So your particular role in something like Far Cry is only made harder by not having a familiar war setting or some other scenario which makes justification of killing that much easier?

Right! And I think we’ve beaten it because we’ve literally negated that. We’ve cast the main character as the player. So we took a guy in his 20s who’s on vacation with his friends in South-East Asia who has athletic ability (but that’s it), and his friends get kidnapped, and in order to survive the island and to save the people he loves he have to pick up a gun. So his first kill will be a very extreme experience for him – he’s never killed another human being before – and the player’s and character’s journey run in parallel.

There will be moments where they’re not and where there’s dissonance, but purposely. My approach is past what they did with Portal. There’s this idea [Valve] talk about in Portal where the main character and the player should have the same journey. My feeling is that the main character and the player should each be treated as separate characters. So the player has their journey and the main character has their journey and when they’re paralleled it’s nice, but also when the main character experiences something (like noticing a person and saying ‘Oh, it’s Angela’), the player immediately says ‘Who’s Angela’? So I don’t think they always need to run in parallel.

So you’d say you apply the dissonance between the rules of gameplay in something like Prince of Persia to the rules of the narrative in Far Cry 3?

For me, the idea of messing of the rules is what storytelling is. What storytelling is is that you think you understand the rules. You think you understand that in Game of Thrones that the Queen feels x way, then all of a sudden she kills the person that you think she loves. Then you go ‘Wait, how is that possible? She loved him!’ and then you look back at what happened over the series and go ‘Oh, no she absolutely didn’t’, but then I didn’t detect it. That’s what Mechner does.

Right, so the whole reason there is a narrator in a book, lens in a film or gameplay structure in a videogame is because you want to be able to guide what the player’s experience is and only reveal certain things to them at certain times.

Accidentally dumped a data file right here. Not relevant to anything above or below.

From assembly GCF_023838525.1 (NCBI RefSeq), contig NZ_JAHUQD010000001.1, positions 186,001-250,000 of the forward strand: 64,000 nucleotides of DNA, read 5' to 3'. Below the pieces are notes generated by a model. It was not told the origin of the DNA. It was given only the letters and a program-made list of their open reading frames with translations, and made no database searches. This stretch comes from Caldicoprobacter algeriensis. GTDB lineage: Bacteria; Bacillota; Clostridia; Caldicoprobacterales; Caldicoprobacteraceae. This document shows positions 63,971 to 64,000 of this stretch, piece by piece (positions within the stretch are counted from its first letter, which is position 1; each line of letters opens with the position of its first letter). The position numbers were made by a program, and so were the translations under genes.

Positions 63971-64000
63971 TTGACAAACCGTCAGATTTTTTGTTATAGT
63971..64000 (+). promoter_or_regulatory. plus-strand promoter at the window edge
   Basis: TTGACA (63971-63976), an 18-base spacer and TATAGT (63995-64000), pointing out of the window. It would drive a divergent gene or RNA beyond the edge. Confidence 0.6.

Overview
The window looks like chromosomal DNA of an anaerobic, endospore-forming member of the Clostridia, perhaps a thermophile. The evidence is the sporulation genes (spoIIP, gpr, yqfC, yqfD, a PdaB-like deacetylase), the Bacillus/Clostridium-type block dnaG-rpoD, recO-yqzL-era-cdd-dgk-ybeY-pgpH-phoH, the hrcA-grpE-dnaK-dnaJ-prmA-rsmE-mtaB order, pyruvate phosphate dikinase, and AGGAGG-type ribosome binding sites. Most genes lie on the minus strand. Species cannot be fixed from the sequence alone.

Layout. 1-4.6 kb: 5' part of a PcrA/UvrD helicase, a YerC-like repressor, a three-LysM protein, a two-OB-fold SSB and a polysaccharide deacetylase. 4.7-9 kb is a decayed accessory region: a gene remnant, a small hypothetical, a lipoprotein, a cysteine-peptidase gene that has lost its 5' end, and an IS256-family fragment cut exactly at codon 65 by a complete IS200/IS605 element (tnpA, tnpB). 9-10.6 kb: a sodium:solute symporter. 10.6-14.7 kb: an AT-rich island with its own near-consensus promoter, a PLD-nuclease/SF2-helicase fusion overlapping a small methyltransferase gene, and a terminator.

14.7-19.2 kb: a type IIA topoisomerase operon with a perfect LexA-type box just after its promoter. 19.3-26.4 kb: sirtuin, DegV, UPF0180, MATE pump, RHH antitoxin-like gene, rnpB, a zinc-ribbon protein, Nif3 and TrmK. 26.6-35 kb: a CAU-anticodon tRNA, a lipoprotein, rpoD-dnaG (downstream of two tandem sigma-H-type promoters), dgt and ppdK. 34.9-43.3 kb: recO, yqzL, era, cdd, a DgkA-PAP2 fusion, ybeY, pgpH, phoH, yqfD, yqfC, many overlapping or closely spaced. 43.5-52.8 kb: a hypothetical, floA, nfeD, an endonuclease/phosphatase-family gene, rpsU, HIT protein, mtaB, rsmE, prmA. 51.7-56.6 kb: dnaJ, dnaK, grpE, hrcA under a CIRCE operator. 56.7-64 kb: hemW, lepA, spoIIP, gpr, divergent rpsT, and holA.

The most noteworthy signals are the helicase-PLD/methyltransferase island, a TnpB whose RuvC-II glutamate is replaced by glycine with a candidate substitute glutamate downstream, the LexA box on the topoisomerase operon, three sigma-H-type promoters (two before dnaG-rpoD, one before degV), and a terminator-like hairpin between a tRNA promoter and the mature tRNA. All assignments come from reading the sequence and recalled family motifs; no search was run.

Exactly! So, what Mechner did (in that level where you have to leap into the pit or the level where the bridge builds itself) is say to the player that although there were rules which existed before, there are now new rules which can be part of that framework. It may change your perception of them, but those rules still exist.

And of course, subverting the rules in that way leaves the character feeling disconnected from the game, but sometimes that’s a useful place to have a player when readying them for an alienating experience within the plot.

And that’s exactly what they pulled in Bioshock. They followed a set of rules without telling you even what they were, then you learned what those rules were later. And it changed your whole perception of the game.

We’re playing tricks like that all the time. This game is filled with twists and turns where you think you understand what’s going on and then the rug will be pulled out from under you.

What’s going to make you look back at Far Cry 3 and make you personally satisfied?

I want players to have a compelling experience that changes them. I would love to hear someone say that they’d played this game and that it made them think about their lives in a different way.

Thank you for your time!

 

To register for the MCV Pacific News Digest, head to the registration page:http://www.mcvpacific.com/user/index/register/journey/register

Advertisement

Tags: Ubisoft , interview , event , prince of persia , Fary Cry 3 , Jeffrey Yohalem

Follow us on

  • RSS